CUNO: I think most of us know something about the early discoveries in Egypt. And we think of them as dating back to the early part of the 19th century and continuing into the early part of the 20th century. But your book begins with the 17th-century classically trained German priest and antiquarian Athanasius Kircher, who from his position at the Roman College in Rome, was commissioned to study Egyptian hieroglyphics.
What was known of those markings then? How did they come to Rome? And how prepared was he to deal with them?
NAUNTON: Kircher is one of the very earliest to begin looking at hieroglyphic inscriptions. And of course, in his time, in the 17th century, knowledge, at least in the West, of how the language and the script should be read had been completely lost. And he was a kind of polymath. He was somebody who was interested in everything and wanted to understand how the world worked. And he also was a very religious man, and was familiar with Neoplatonist ideas about how the world and the universe, the cosmos, worked. Some of which derived from some very ancient texts, which themselves were set down in Egypt in the first place. And he believed that he could read into the hieroglyphs this kind of ancient wisdom, which he and others like him believed kind of were fundamental to understanding the universe.
So he was looking at inscriptions with a kind of predetermined idea of what they were going to say to him. And he was completely mistaken in this. He wanted to see individual signs as encoding things like the sun and the moon and the cosmos and the four elements of the earth. The hieroglyphic script and the language, the Egyptian language, didn’t work like that at all, we now know. But in the process, he became one of the first people to begin doing things like copying inscriptions and gathering together Egyptian material. He never went to Egypt himself, but he’s— he’s one of the first to look seriously at it, however misguided he was.
And he relied quite heavily on things like obelisks because there were a number of them in Rome, which meant that they were accessible to him and to his colleagues. They were ancient Egyptian obelisks, but they’d come to Rome at the peak of the Roman Empire, brought there to embellish Roman public spaces, public buildings.
So his contribution, I think, is undervalued because we Egyptologists now tend to think of him first and foremost for being very wrong about how to read the language and the script. But actually, in gathering this stuff together, in my view, he makes an important contribution. He’s also, I have to say, an interesting counterpoint to what comes later, because his drawings, for example, are, by our standards now, not terribly accurate.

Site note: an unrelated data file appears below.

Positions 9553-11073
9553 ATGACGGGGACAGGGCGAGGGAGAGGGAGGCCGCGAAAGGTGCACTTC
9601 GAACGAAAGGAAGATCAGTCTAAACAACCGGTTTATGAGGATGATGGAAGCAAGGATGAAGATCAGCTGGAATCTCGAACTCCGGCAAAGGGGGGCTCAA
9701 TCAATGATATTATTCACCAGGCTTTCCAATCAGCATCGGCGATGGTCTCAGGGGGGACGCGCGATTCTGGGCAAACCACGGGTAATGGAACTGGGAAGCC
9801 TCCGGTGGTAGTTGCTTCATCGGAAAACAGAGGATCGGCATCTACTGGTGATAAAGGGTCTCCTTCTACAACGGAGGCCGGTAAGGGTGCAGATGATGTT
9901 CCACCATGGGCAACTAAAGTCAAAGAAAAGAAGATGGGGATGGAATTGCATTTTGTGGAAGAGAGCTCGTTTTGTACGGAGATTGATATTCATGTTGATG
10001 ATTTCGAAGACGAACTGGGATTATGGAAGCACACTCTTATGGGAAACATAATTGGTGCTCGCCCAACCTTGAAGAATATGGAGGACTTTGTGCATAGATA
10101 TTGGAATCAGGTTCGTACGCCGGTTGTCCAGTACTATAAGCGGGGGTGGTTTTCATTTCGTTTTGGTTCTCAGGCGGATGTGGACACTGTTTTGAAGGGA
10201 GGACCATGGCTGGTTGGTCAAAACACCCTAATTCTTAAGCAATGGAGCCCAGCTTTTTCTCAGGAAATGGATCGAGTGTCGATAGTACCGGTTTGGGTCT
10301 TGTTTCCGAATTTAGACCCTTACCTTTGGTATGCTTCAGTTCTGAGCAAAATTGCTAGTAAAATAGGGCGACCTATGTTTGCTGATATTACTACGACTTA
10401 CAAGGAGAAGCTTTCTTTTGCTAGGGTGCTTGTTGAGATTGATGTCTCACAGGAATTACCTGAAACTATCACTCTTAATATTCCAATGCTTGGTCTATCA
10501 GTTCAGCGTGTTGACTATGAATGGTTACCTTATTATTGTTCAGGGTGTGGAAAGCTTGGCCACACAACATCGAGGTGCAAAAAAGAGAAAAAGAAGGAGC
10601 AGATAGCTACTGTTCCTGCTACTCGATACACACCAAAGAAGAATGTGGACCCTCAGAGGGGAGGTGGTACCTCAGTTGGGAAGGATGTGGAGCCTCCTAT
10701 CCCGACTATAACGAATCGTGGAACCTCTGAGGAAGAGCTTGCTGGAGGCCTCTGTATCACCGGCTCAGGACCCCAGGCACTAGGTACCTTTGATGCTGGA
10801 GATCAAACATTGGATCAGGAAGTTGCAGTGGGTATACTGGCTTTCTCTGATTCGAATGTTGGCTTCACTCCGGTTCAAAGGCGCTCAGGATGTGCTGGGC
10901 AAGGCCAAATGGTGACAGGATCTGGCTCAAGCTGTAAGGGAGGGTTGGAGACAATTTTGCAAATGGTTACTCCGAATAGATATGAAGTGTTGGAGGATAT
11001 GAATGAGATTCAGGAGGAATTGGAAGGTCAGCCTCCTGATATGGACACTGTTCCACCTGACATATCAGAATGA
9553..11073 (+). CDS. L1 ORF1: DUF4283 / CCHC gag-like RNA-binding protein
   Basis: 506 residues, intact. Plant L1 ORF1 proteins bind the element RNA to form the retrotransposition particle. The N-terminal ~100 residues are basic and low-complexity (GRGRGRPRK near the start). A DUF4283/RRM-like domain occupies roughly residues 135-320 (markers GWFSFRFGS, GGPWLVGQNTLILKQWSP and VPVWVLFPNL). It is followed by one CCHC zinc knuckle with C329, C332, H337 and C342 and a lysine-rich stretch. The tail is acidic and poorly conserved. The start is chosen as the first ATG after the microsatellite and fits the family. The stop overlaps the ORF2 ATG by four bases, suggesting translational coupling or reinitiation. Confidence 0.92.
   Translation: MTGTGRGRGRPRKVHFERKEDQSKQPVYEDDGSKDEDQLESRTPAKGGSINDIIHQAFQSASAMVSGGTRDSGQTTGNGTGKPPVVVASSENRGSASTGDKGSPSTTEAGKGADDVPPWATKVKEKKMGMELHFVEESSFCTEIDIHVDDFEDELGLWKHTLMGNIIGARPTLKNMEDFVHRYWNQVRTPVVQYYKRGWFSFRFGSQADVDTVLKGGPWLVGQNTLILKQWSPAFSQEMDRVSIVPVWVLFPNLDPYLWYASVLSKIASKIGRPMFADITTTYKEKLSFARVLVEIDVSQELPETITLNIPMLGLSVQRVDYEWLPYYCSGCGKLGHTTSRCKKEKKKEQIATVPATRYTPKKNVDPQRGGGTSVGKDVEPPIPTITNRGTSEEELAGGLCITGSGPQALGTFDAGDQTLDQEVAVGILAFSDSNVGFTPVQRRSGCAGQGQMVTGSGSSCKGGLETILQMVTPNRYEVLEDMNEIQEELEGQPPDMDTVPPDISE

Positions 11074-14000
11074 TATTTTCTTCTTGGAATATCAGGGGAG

And that, in some ways, sets us up for what is to come. And that’s an increasing importance of accurate copying, accurate recording of Egyptian sites, and monuments and inscriptions. And from one character in the book to the next, things begin to get more and more accurate, more scientific.
CUNO: Given that there was some remnants of the ancient Egyptian past available to people in Rome, how is it that there wasn’t preoccupation with attempts to interpret the hieroglyphs earlier than the 17th century? Why not in the ancient Roman times? Why not in the Renaissance times?
NAUNTON: That’s a very good question. There had been attempts. And most interestingly, although we’re only really beginning to come to appreciate this now, there had been a number of attempts made by scholars in the Muslim world, actually, Arab scholars, who had, I guess, readier and easier access to hieroglyphic inscriptions in situ in Egypt.
Kircher actually leans on one of those scholars for some of his source material. But in fact that particular Arab scholar was also mistaken in the way of understanding these things.
As to why there hadn’t really been many more attempts up until this point, I suppose partly, scholars were defeated just because it took years and years and years and years of study, not only of the Egyptian language, but of related languages and scripts as well, and comparison of one to the next, to begin to understand the language.
CUNO: And I suppose, too, there was not the easy access to Egypt, or at least not taken up by travelers, as there was later. But your second Egyptologist, shall we call him, George Sandys, was a turn-of-the-17th-century poet, who was trained in Latin and traveled to Egypt, from Alexandria to the Giza Plateau and the Great Sphinx and pyramids. And then he reported on his findings. How and why did he travel through Egypt? What was he looking for?